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Pages where the terms "Historic Textbook" and "Historic Embryology" appear on this site, and sections within pages where this disclaimer appears, indicate that the content and scientific understanding are specific to the time of publication. This means that while some scientific descriptions are still accurate, the terminology and interpretation of the developmental mechanisms reflect the understanding at the time of original publication and those of the preceding periods, these terms and interpretations may not reflect our current scientific understanding.     (More? Embryology History | Historic Embryology Papers)

Wharton's Jelly

Placental cord 01.jpg

Placental cord cross-section showing Wharton's Jelly

First described and named after Thomas Wharton (1614–1673) an English physician and anatomist.
  • placental cord connective tissue (substantia gelatinea funiculi umbilicalis)
  • amorphous substance containing glycosaminoglycans, proteoglycans and hyaluronic acid.
  • cells similar to smooth muscle that allows a contractile function.
  • network of collagen that form canaliculi and perivascular spaces.
  • maintain blood flow to the fetus during placental cord compression during pregnancy or delivery.

Placental Cord Histology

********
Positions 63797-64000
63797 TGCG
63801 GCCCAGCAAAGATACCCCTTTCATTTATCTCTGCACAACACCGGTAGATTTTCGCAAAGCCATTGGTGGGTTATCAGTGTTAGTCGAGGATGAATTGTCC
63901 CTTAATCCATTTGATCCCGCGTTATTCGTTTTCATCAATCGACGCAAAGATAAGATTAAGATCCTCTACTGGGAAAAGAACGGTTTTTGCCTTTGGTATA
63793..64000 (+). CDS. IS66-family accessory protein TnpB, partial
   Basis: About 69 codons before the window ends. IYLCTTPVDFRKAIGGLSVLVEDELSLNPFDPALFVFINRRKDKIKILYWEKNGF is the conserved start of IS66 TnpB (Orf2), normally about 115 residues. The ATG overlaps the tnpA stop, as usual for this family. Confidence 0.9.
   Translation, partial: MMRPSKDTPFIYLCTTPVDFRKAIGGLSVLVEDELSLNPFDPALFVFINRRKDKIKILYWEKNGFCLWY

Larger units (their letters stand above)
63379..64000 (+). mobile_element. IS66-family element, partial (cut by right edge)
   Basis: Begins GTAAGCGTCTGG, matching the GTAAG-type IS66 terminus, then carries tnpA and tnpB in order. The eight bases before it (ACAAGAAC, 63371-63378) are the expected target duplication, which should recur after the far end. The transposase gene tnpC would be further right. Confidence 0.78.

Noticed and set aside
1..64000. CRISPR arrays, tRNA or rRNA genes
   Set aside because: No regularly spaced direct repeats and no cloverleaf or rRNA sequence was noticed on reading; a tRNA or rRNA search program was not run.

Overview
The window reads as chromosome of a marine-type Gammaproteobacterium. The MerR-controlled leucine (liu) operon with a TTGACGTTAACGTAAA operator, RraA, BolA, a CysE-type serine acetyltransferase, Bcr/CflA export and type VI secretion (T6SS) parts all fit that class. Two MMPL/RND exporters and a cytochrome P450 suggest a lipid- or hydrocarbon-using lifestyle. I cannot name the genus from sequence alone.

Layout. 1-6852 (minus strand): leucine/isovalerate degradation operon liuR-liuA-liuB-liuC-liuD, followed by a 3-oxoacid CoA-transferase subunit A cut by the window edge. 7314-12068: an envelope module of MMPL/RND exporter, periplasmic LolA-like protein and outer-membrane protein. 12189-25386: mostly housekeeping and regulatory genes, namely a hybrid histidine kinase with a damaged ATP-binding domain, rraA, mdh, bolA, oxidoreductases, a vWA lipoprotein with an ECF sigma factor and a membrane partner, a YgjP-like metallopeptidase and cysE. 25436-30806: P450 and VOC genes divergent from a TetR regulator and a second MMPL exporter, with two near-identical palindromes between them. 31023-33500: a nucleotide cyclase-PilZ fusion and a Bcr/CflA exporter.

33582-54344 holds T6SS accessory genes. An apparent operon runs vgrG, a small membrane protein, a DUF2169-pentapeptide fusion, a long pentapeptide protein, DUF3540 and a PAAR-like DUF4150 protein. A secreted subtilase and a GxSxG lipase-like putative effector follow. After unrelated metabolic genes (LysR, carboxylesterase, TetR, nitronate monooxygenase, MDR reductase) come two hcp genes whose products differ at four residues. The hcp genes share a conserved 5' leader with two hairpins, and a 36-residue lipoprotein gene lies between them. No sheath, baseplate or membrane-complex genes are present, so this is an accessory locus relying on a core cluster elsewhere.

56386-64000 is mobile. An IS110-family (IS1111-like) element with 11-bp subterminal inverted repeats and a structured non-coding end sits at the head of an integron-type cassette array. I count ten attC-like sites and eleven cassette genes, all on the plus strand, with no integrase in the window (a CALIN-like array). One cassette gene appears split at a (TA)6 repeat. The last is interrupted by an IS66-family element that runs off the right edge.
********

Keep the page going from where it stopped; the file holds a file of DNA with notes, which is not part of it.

Hubrecht Homo73a cord 1.jpg

Human placental cord (3.5 month) cross-section.


Persistent Right Umbilical Vein

A fairly rare anomaly, a study of 15,237 obstetric ultrasound examinations performed after 15 weeks' gestation identified only 33 cases of persistent right umbilical vein.[4] Some studies have identified associated fetal anomalies with this condition[5], including cardiac abnormalities.[6]


Cord Length

The following are lengths and classifications at term.

  • Normal range - 50 to 60 cm.
  • Short cord - less than 35 cm.
  • Long cords - over 70 cm can be associated with wrapping around the fetus and other abnormalities.[7]

Cord Coiling

A recent review of the published literature on cord coiling[8] states: "Previous studies that draw a link between abnormal cord coiling and clinical outcome are generally too small and/or selective to allow meaningful conclusions or applicability to low-risk populations."

The following suggested associations[9] should therefore be reconsidered.

  • Hypocoiling - associated with increased incidence of fetal demise, intrapartum fetal heart rate decelerations, operative delivery for fetal distress, anatomic-karyotypic abnormalities and chorio-amnionitis.
  • Hypercoiling - associated with increased incidence of fetal growth restriction, intrapartum fetal heart rate decelerations, vascular thrombosis and cord stenosis.